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Modified Medical Tattooing Techniques in Nipple-areola Complex Reconstruction

Sasaki, Yumiko, MD; Matsumine, Hajime, MD, PhD

Plastic and Reconstructive Surgery – Global Open: September 2018 - Volume 6 - Issue 9 - p e1926
doi: 10.1097/GOX.0000000000001926

From the Department of Plastic and Reconstructive Surgery, Tokyo Women’s Medical University, School of Medicine, Tokyo, Japan.

Published online 14 September 2018.

Disclosure: The authors have no financial interest to declare in relation to the content of this article. The Article Processing Charge was paid for by the authors.

Hajime Matsumine, MD, PhD, Department of Plastic and Reconstructive Surgery, Tokyo Women’s Medical University, School of Medicine, 8-1 Kawada-cho, Shinjuku-ku, Tokyo 162–8666, Japan, E-mail:

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Nipple-areola complex reconstruction, which is the final step in breast reconstruction surgery, is extremely important for good aesthetic outcomes and improved patient satisfaction.1 Among the many procedures reported,2 nipple-areola complex reconstruction using a local flap or nipple graft in combination with medical tattooing is widely used today. However, only a few studies have reported its procedural details and modifications.3 Here, the authors report our 4 innovative modifications of medical tattooing that enhance cosmetic outcomes of nipple-areola complex reconstruction.

This study was approved by the Ethics Committee of Tokyo Women’s Medical University. Subjects were 56 breasts of 56 patients who underwent nipple-areola complex reconstruction using medical tattooing at the Department of Plastic and Reconstructive Surgery, Tokyo Women’s Medical University between April 2014 and October 2016. Our modified medical tattooing technique was performed using a Permark UltraEnhancer (PMT Corp., Minn.), a #18 needle (PMT Corp.) and several pigments (PMT Corp.). All medical tattoos were performed by a plastic and reconstructive surgeon. The time required for the procedure was about 30 minutes. The first of the 4 modifications was blurring the margin of the areola to create a natural appearance by depositing pigments in irregular alignment for a gradation effect. A needle angled perpendicular to the skin was used to ensure the finest micropigmentation, together with a scratch micropigmentation method. The degrees of gradation created were adjusted for individual patients (Fig. 1A). The second modification was creating the illusion of the uneven surface (bumps) of the areola due to the Montgomery glands. A polka dot pattern was created using either a darker or a lighter shade of pigment based on close examination of the contralateral healthy areola, to maintain similar appearances in individual cases (Fig. 1B). The third modification was adjustment of the areola position so that the breasts looked as symmetric and natural as possible. The conventional method that determines the areola position in relation to the apex of the reconstructed breast or the nipple would have emphasized asymmetry when breast reconstruction did not provide good symmetry. Instead of opting for conventional approaches such as determining the areola position in relation to the apex of the ipsilateral breast or the reconstructed nipple, the provisional position of the areola was marked for evaluation by using that of healthy side, and the final position, agreed with by the patient, was determined after fine adjustment in this study (Fig. 1C). The fourth modification was creating the illusion of the height of the transplanted or reconstructed nipple, by adding a shadow effect such as a trick art; the top and root of the nipple was covered by a lighter shade and a darker shade of pigment, respectively (Fig. 1D). The appropriate combinations of each of these 4 modifications was determined individually for each patient, resulting in successful nipple-areola complex reconstruction without complications (eg, cutaneous ulceration) in all patients (Fig. 2). Patient satisfaction, which was not examined in this study, needs to be studied in the future. Also, the optimal timing of tattooing, long-term follow-up results, pigment preparation methods, and the necessary number of tattooing sessions need to be elucidated in future studies.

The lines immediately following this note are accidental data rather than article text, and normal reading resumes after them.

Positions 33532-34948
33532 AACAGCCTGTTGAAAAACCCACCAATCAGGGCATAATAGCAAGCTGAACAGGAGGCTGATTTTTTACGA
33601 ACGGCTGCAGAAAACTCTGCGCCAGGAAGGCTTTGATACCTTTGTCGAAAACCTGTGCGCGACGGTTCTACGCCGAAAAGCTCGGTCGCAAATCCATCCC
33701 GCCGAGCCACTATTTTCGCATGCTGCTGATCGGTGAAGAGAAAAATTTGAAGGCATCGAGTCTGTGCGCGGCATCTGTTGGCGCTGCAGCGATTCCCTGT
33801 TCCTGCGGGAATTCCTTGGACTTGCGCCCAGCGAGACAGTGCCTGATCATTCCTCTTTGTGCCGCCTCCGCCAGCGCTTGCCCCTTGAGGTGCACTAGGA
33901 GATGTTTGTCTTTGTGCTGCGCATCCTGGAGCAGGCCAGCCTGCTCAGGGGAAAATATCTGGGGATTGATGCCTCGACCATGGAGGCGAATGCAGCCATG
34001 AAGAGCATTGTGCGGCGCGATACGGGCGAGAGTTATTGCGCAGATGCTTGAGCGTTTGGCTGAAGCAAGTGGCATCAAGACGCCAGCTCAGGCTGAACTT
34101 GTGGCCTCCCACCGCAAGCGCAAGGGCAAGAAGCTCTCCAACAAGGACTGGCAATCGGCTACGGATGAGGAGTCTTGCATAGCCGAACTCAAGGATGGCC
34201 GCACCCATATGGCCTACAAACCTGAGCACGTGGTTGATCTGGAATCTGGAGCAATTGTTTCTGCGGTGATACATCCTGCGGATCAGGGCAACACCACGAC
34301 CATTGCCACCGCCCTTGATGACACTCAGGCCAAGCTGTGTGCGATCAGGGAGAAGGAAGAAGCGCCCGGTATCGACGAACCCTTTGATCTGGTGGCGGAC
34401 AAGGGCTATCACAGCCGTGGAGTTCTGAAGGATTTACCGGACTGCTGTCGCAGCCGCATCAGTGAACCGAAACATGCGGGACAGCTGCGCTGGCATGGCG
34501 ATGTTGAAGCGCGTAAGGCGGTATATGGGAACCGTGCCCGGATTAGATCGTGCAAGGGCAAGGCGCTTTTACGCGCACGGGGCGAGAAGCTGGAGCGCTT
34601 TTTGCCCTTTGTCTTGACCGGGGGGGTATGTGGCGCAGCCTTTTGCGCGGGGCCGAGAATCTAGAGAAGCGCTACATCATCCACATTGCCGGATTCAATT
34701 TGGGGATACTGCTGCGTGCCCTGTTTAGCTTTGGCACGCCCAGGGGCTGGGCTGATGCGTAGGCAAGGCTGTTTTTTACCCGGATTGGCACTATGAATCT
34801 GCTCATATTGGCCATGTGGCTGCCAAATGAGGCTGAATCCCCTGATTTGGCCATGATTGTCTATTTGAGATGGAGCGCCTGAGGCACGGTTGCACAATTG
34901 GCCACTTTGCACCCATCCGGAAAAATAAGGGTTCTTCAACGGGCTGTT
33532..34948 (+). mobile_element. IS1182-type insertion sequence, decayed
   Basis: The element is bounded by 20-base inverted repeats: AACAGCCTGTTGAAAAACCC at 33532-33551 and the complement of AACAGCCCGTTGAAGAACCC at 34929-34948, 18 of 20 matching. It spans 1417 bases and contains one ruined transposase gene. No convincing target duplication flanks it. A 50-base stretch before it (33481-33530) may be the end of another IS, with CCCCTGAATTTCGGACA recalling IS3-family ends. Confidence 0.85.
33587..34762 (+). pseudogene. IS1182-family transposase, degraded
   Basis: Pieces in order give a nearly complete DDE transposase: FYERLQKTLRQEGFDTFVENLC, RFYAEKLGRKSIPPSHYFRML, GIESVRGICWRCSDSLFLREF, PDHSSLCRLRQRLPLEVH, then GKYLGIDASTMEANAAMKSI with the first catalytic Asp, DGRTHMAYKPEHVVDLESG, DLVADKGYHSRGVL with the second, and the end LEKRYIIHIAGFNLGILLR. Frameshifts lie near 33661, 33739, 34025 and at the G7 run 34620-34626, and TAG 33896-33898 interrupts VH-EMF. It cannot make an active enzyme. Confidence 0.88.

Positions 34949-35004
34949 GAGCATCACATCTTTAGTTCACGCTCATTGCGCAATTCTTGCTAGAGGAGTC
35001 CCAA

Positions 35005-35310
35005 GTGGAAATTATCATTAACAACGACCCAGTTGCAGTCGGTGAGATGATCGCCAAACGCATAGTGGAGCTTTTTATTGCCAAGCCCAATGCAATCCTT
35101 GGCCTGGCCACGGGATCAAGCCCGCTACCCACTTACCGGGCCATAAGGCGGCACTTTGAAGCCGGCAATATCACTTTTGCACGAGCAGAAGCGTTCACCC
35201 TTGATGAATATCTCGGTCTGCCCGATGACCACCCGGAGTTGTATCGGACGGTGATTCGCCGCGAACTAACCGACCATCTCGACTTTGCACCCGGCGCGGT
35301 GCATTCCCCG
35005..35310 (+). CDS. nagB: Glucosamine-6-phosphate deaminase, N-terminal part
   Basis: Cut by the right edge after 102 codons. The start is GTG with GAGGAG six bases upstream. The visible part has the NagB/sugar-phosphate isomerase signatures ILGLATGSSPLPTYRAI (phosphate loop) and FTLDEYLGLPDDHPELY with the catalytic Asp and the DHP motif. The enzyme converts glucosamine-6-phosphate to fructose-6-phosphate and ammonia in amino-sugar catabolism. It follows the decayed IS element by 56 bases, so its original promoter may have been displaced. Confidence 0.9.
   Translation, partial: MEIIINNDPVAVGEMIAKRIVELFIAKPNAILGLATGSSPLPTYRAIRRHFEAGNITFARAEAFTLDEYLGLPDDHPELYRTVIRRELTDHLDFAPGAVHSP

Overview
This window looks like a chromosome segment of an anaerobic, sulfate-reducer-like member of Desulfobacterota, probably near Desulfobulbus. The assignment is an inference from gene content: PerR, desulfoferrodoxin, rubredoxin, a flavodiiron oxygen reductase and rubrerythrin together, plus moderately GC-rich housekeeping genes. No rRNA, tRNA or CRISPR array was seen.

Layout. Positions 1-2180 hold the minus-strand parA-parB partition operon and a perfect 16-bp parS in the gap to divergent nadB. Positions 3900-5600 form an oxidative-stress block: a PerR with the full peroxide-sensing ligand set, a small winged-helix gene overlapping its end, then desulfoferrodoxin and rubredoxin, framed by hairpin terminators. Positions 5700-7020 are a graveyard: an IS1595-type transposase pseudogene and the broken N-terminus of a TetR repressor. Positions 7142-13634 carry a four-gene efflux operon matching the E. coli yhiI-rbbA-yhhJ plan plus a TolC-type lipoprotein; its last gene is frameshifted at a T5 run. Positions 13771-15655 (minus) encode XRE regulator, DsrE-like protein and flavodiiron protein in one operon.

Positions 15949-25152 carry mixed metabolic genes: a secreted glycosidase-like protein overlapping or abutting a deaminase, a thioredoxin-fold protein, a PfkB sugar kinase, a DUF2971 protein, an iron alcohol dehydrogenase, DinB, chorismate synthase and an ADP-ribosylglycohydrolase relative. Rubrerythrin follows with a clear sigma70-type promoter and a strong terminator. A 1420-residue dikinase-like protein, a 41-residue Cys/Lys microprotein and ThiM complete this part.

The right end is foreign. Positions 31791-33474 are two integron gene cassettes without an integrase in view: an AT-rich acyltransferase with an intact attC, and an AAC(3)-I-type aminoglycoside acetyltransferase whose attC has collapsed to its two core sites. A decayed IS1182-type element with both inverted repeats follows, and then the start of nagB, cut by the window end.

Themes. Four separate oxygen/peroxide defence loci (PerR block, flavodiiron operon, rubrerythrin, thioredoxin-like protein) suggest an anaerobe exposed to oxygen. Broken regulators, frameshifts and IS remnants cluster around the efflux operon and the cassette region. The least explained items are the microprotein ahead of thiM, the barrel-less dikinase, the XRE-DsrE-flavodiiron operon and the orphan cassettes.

Fig. 1

Fig. 1

Fig. 2

Fig. 2

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1. Becker H. The use of intradermal tattoo to enhance the final result of nipple-areola reconstruction. Plast Reconstr Surg. 1986;77:673–676.
2. Sisti A, Grimaldi L, Tassinari J, et al. Nipple-areola complex reconstruction techniques: a literature review. Eur J Surg Oncol. 2016;42:441–465.
3. Halvorson EG, Cormican M, West ME, et al. Three-dimensional nipple-areola tattooing: a new technique with superior results. Plast Reconstr Surg. 2014;133:1073–1075.
Copyright © 2018 The Authors. Published by Wolters Kluwer Health, Inc. on behalf of the American Society of Plastic Surgeons. All rights reserved.